Her defunct tow vehicle was hauled away and junked, she hired a tow truck to take her trailer which was still in good condition to a storage lot. Then she put an ad up in Craigslist to sell the trailer, and used some of those proceeds to rent a car to take her back to where her family lived several states over.

I can’t stress enough the importance of having an emergency fund in case of situations like this, my friend was able to pay the towing bills for her van and trailer because she had one and also paid her share of the groceries while she was getting the trailer sold. The more you can set aside the better, but even $500 can fix some kinds of mechanical problems, rent you a car, buy you a plane ticket, hire a tow truck, get you an RV spot, or pay your bills and groceries for a few weeks.

My emergency fund is $5,000, enough to fix many problems that could occur with my truck or trailer, but in the event of a catastrophe where my rig was completely lost, it would be plenty enough to get me and my stuff back to friends and relatives up in Wisconsin, and give me enough to live on for a month or two until I could procure a job.

Have any questions about this topic, advice you’d like to give, or experiences you’d like to share? Comments are always welcome!

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22 Responses to Moving Back To A Fixed Home

  1. Terri September 7, 2015 at 11:13 am #

    Phew, I was worried you were really moving back home for a second there, but I was like “wait, Becky wouldn’t do that just yet!!!” When reading through this post, it reminded me of all the details I needed to take care of when moving from a stick and brick apartment to my RV out here (which is kind of like a stick and brick in that I have a permanent site to keep it on) but not completely the same as all of my other moves, in that I had to get rid of everything, rather than figuring out how to pack it and move it.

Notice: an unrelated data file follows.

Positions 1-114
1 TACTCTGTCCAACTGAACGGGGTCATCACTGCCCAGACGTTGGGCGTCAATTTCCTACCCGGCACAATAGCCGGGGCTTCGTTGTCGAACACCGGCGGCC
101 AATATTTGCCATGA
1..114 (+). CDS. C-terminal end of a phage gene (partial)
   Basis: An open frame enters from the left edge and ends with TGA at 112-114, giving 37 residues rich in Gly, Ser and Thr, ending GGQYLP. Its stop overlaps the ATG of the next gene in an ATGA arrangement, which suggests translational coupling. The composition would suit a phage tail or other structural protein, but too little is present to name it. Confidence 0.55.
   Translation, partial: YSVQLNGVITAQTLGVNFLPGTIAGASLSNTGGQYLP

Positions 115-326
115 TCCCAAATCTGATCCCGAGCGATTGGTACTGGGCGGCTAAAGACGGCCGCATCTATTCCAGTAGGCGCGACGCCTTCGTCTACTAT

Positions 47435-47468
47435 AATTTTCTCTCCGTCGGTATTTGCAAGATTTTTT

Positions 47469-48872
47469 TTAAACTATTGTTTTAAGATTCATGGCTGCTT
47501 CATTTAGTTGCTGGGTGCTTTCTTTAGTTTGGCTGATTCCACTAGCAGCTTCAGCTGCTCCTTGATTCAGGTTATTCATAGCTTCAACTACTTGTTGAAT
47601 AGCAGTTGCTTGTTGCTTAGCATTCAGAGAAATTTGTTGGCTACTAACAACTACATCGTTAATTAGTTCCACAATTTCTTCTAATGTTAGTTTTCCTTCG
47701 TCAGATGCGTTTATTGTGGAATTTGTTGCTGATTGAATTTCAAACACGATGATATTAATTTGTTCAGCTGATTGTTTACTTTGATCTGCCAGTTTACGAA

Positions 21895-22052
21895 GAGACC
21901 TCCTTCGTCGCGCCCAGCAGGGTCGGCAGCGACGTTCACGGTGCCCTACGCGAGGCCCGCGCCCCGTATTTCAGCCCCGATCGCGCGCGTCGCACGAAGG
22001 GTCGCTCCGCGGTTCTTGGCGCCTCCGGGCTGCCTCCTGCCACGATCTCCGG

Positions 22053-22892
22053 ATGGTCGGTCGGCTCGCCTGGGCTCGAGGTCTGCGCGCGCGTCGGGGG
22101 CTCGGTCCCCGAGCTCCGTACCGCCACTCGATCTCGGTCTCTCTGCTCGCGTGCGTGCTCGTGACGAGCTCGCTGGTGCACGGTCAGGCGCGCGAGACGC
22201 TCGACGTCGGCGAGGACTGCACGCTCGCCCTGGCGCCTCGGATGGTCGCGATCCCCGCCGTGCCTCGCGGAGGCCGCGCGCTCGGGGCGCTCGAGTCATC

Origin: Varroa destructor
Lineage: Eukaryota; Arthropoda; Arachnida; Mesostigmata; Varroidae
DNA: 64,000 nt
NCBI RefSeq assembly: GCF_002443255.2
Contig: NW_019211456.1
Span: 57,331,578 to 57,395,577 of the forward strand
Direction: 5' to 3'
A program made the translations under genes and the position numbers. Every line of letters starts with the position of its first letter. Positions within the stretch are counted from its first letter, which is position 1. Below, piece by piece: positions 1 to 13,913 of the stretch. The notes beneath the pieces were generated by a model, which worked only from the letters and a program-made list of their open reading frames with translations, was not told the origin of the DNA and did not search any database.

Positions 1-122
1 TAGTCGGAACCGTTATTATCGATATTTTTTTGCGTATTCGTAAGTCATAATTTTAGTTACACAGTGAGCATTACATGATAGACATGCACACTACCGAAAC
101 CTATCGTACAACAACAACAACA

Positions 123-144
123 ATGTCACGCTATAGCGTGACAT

Emergency fund – its importance can definitely not be overstated. I so totally agree. My number is higher than yours but I’ve got all the pets, too. As I found out this past summer, their bills can definitely add up, and quicker than you like. But it’s comforting to know you can take care of it when it does happen, without it being a major problem that throws you back into the throes of debt.

    As always, a wonderful post, Becky. Love your writing style.
    Terri recently posted..HappyMy Profile

    • Becky September 8, 2015 at 9:52 pm #

      Yes Terri, I bet your moving situation shared a lot of similarities to this, except your hassle wasn’t moving stuff or buying stuff, but getting rid of stuff instead. 😉

      And I think you’re wise for having a bigger emergency fund. The more things that could potentially drain your money, the more money you should have set aside for emergencies. I myself plan on increasing my emergency fund when I adopt, being a former vet tech I understand just how costly a pet can be. I hope yours are all doing well now!

  2. Misty September 7, 2015 at 5:24 pm #

    Haha, yep. 🙂

    I will point out that it can be difficult to find a rental property wiling to take you if you haven’t lived in a rental for awhile, and don’t have a job lined up already, even if you have significant savings. Just the fact that I was self-employed made a lot of places refuse to even consider me. And NO ONE was willing to talk to me remotely. The one place I did talk to fell through before I got there. I took a leap of faith and drove out here anyway, and it ended up working out for me, but I’m not sure it’s for the faint of heart.

    It would have been far better to have the trailer to live in while I looked for an apartment (my original plan), but c’est la vie. It all worked out in the end! 🙂
    Misty recently posted..How to fight a lack of motivationMy Profile

    • Becky September 8, 2015 at 9:54 pm #

      Thanks for sharing Misty, that’s certainly something to consider for people looking to rent after getting off the road.

      (For any who are curious, Misty is the friend I was referring to in the post who’s tow vehicle broke down, she knows her stuff!)